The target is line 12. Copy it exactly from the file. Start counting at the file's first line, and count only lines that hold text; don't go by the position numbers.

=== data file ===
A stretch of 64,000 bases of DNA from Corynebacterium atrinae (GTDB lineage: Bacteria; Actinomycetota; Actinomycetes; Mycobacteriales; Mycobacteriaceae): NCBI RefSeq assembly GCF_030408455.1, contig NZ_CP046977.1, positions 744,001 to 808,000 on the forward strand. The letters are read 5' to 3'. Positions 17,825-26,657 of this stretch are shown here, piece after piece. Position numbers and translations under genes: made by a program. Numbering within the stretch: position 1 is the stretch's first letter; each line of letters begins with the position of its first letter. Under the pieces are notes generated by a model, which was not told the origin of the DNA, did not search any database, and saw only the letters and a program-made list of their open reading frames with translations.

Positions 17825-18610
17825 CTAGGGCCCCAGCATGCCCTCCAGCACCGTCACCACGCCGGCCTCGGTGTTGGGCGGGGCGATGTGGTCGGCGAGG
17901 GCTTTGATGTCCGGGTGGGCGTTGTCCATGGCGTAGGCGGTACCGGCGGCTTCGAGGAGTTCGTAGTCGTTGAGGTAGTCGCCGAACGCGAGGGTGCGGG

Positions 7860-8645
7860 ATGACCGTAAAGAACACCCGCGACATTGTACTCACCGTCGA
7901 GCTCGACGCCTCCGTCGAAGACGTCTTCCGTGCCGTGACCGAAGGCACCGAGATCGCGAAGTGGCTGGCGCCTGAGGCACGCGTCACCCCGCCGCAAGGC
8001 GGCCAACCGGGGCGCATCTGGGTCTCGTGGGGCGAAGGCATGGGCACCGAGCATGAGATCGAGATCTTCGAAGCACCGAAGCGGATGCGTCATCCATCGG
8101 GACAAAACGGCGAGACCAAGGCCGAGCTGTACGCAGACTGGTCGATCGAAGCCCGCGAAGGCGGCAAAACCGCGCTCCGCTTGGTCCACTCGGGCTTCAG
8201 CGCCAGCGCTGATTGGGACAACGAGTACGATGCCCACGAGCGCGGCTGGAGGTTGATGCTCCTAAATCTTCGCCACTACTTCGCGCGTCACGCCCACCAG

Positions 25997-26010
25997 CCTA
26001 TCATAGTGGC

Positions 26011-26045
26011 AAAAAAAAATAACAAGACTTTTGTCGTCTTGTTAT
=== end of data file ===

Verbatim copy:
25997 CCTA